Spin-half mass term with symmetry breaking

  • #1
welcomeblack
13
0
I've been thinking about chapter 11 of Griffiths' Introduction to Elementary Particles. In section 11.7, he gives the Lagrangian density

[itex]\mathcal{L}=\frac{1}{2}(\partial_{\mu}\phi)(\partial^{\mu}\phi)+\frac{1}{2}\mu^{2}\phi^{2}-\frac{1}{4}\lambda^{2}\phi^{4}[/itex]

and shows that the minimum occurs at

[itex]\phi=\pm\frac{\mu}{\lambda}[/itex]

and thus that the shifted potential picks up a mass term

[itex]m=\sqrt{2}\mu[/itex]

in natural units. Now, I'm wondering if you can do the same thing with a spin-half particle. For example, if we have the spinor Lagrangian density

[itex]\mathcal{L}=i\bar{\psi}\gamma^{\nu}\partial_{\nu}\psi+\mu\bar{\psi}\psi-\frac{1}{2}(\bar{\psi}\psi)^{2}[/itex]

can we shift the spinors in such a manner that we can read off the mass term? Even the simple task of minimizing the potential is confusing. If we take the partial w.r.t. ψ, then

[itex]\frac{\partial\mathcal{L}}{\partial\psi}=\mu\bar{\psi}-\lambda\bar{\psi}(\bar{\psi}\psi)[/itex]

which when set to zero gives

[itex]\bar{\psi}\psi_{min}=\frac{\mu}{\lambda}[/itex].

That's as far as I can really get without confusing myself entirely. Any insight would be much appreciated.
 

Answers and Replies

  • #2
Avodyne
Science Advisor
1,396
90
This doesn't work in this case, because [itex]\psi[/itex] is an anticommuting object, not an ordinary number; [itex]\bar\psi\psi[/itex] cannot take on a numerical value like [itex]\mu/\lambda[/itex].

Another aspect of this is that the sign of [itex]\mu[/itex] doesn't matter; by making the field redefinition
[tex]\psi\to \exp(i\pi\gamma_5/2)\psi[/tex]
[tex]\bar\psi\to \bar\psi\exp(i\pi\gamma_5/2)[/tex]
we get
[tex]\bar\psi\psi\to -\bar\psi\psi[/tex]
[tex]i\bar\psi\gamma^\nu\partial_\nu\psi\to i\bar\psi\gamma^\nu\partial_\nu\psi[/tex]
which is equivalent to changing the sign of [itex]\mu[/itex].
 
  • #3
fzero
Science Advisor
Homework Helper
Gold Member
3,119
290
Now, I'm wondering if you can do the same thing with a spin-half particle. For example, if we have the spinor Lagrangian density

[itex]\mathcal{L}=i\bar{\psi}\gamma^{\nu}\partial_{\nu}\psi+\mu\bar{\psi}\psi-\frac{1}{2}(\bar{\psi}\psi)^{2}[/itex]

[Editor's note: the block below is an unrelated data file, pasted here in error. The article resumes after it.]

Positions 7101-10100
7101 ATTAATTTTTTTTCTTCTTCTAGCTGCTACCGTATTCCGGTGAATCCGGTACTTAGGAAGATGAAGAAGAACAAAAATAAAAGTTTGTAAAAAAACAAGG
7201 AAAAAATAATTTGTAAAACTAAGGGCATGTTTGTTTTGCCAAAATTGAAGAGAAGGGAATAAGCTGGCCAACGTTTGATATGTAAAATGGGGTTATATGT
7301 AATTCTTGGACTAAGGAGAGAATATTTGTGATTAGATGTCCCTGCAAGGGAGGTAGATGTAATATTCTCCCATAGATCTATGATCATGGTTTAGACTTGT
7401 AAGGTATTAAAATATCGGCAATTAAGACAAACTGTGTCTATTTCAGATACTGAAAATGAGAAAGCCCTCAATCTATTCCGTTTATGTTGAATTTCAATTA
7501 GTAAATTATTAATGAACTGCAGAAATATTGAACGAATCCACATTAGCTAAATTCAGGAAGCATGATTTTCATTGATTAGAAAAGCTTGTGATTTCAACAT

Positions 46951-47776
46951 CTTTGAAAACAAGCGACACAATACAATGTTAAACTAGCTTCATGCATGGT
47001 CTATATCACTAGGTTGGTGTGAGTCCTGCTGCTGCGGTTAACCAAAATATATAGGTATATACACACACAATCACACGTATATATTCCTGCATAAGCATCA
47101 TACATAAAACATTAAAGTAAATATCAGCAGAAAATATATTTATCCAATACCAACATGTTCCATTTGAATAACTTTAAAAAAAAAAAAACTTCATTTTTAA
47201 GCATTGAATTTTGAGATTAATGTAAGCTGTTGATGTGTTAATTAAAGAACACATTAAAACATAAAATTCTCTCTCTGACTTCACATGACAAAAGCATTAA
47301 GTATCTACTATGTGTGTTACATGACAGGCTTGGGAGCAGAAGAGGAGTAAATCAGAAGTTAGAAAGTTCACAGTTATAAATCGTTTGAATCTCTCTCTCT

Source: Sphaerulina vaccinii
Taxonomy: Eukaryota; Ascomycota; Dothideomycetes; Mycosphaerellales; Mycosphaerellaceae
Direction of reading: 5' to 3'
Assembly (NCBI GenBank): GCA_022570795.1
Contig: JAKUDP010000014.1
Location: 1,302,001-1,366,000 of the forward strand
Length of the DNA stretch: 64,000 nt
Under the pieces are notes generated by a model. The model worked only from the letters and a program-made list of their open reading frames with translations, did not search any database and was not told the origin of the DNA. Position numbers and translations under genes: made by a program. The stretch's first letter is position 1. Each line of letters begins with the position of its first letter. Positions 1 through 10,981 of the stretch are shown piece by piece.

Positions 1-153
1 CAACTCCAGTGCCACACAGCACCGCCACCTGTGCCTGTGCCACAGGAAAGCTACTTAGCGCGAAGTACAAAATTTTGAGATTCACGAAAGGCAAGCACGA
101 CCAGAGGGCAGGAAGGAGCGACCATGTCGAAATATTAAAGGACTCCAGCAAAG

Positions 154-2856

can we shift the spinors in such a manner that we can read off the mass term? Even the simple task of minimizing the potential is confusing. If we take the partial w.r.t. ψ, then

[itex]\frac{\partial\mathcal{L}}{\partial\psi}=\mu\bar{\psi}-\lambda\bar{\psi}(\bar{\psi}\psi)[/itex]

which when set to zero gives

[itex]\bar{\psi}\psi_{min}=\frac{\mu}{\lambda}[/itex].

That's as far as I can really get without confusing myself entirely. Any insight would be much appreciated.

This is a very interesting question. In 4d, the quartic term is nonrenormalizable (##\lambda## has dimensions of ##[\mathrm{mass}]^{-2}##)and doesn't affect the vacuum state. In 2d, the 4-fermi term is marginal (has the same mass dimension as the kinetic term and ##\lambda## is dimensionless) and can bind fermions (if the sign is chosen appropriately). In 2d, the model with ##\mu=0## is known as the Gross-Neveu model (a detailed solution can be found here).

The study of the vacuum state in the Gross-Neveu model is different than that of the massive ##\phi^4## theory, since the symmetry breaking is due to quantum effects, whereas in the massive ##\phi^4## theory it is already present at the classical level.

The interest in studying the model with ##m=0## is that it is only in that case that the classical model has the chiral symmetry

[tex]\psi\to \exp(i\pi\gamma_5/2)\psi,~~~\bar\psi\to \bar\psi\exp(i\pi\gamma_5/2),[/tex]

that Avodyne mentions. For nonzero ##\mu##, the chiral symmetry is broken. Instead of concluding that the sign of ##\mu## doesn't matter, one should instead conclude that instead it must be the case that ##\mu=0## in order for the Lagrangian to be invariant under chiral symmetry.

Gross and Neveu studied the quantum theory of the Lagrangian with ##N## fermions ##\psi_a##:

[itex]\mathcal{L}=i\sum_a \bar{\psi}_a\gamma^{\nu}\partial_{\nu}\psi_a +\frac{g_0}{2}\left(\sum_a \bar{\psi}_a\psi_a\right)^{2}.[/itex]

The + sign of the 4-fermi term corresponds to the attractive force. They found that quantum effects cause the expectation value of

$$ \sigma = - g_0^2 \sum_a \bar{\psi}_a\psi_a$$

to take a nonzero value. Therefore, even in the absence of a mass, the vacuum state breaks the chiral symmetry (that would have taken ##\sigma \rightarrow - \sigma##).

The Gross-Neveu model is interesting because it is considered a toy model of how chiral symmetry that acts on the quarks in QCD is broken by the strong interactions in the QCD vacuum.
 
  • #4
andrien
1,024
32
there is a reason why he chose the scalar field for example.It is in this way the higgs acquire a vacuum expectation value.Anyway if you want to give masses to fermions,you can generate masses via their coupling to a scalar field(higgs field so far).The coupling is the yukawa coupling between fermions and this higgs field.The coupling strength however is free parameter and determined by measured fermion mass.
 

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